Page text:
The United States Department of Health and Human Services Office of Inspector General (“OIG”) issued a short Fraud Alert last week focusing on the anti-kickback implications of certain compensation paid to medical directors.
OIG noted that it had recently settled with a dozen physicians who had entered into medical director positions of various health care entities. OIG alleged that these arrangements violated the federal Anti-kickback law for reasons, including that the “payments took into account the physicians’ volume or value of referrals and did not reflect fair market value for the services to be performed, and because the physicians did not actually provide the services called for under the agreements.”
OIG also claimed that some of the health care entities had agreed to pay for the front office staff of the physicians, which the OIG alleged was also improper remuneration under the Anti-kickback statute “because these arrangements relieved the physicians of a financial burden they otherwise would have incurred.”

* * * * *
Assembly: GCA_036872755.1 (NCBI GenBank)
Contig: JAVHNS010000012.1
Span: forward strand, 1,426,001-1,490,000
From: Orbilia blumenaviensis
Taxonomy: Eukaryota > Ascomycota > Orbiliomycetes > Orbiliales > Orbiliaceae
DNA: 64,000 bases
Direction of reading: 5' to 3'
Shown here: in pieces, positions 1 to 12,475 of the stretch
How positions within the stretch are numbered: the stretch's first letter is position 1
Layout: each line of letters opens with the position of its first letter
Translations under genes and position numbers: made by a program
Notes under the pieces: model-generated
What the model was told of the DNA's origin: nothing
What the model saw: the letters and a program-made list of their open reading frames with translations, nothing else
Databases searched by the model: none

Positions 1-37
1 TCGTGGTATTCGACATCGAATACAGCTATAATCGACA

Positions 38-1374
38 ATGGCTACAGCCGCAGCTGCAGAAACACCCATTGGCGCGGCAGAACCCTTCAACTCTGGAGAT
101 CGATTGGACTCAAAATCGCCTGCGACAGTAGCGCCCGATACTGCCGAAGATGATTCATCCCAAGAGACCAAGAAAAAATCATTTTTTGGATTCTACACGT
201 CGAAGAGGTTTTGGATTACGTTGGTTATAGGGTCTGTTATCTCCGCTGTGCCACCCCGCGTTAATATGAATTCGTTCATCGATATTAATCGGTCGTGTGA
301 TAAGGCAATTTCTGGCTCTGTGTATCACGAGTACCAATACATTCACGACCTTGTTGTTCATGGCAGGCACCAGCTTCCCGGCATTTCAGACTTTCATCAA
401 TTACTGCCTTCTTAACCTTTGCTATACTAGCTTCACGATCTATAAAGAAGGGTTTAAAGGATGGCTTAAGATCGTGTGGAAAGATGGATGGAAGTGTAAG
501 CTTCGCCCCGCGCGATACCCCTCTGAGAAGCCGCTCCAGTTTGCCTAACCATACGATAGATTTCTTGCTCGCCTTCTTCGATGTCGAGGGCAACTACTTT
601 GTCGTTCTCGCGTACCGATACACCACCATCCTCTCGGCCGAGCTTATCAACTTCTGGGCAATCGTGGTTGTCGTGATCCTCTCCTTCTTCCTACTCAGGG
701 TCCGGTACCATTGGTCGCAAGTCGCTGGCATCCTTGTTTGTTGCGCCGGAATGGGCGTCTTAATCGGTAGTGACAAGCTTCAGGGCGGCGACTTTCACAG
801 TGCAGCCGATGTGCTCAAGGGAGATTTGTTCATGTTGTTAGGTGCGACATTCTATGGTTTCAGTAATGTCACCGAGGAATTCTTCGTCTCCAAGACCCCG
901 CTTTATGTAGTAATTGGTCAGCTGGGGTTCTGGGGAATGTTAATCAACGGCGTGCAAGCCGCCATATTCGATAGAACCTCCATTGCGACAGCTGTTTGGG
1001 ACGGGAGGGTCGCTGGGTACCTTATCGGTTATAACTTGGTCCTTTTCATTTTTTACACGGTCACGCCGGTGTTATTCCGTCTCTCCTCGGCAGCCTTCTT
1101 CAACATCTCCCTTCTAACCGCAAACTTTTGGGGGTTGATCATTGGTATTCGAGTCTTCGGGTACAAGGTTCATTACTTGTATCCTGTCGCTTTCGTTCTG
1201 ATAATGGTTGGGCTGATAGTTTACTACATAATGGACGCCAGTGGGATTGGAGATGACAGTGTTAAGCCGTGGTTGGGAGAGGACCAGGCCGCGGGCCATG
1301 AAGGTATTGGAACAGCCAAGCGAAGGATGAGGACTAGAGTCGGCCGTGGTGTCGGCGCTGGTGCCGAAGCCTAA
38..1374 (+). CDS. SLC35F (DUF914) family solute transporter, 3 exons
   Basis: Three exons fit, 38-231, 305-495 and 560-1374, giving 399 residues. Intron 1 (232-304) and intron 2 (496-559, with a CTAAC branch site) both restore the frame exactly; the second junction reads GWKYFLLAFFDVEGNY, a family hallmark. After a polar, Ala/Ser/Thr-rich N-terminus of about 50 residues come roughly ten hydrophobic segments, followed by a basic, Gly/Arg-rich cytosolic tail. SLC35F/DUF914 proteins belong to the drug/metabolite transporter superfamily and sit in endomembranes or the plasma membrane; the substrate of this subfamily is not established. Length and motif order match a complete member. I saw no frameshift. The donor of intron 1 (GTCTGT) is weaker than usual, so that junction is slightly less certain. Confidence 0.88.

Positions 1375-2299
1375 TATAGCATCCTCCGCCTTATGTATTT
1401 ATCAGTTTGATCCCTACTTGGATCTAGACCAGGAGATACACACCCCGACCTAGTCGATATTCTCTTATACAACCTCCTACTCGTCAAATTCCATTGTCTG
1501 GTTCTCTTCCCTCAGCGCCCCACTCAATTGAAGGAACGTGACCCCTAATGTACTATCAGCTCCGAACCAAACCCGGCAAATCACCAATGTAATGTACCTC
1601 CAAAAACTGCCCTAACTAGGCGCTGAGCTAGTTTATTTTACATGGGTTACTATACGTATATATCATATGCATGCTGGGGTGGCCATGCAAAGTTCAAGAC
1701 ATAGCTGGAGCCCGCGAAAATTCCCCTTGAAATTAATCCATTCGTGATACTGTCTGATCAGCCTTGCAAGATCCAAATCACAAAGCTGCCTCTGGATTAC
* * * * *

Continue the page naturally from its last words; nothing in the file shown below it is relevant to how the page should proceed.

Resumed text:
The key point of the alert, from OIG’s perspective, is to remind physicians to ensure that compensation arrangements “reflect fair market value for bona fide services the physicians actually provide.” However, OIG also reiterated the key focus of the Anti-kickback law: that arrangements designed to compensate physicians for the volume of past or anticipated Medicare and Medicaid referrals violate the law and can lead to the imposition of civil monetary penalties. According, OIG concluded the alert by highlighting its compliance resources for physicians to evaluate these compensation arrangements.
Physicians should always pay careful attention to any compensation arrangement they are offered by a health care provider, and while OIG has developed useful resources, it is highly advisable that physicians engage experienced health care counsel to review and assess compensation arrangements for compliance with the Anti-kickback statute.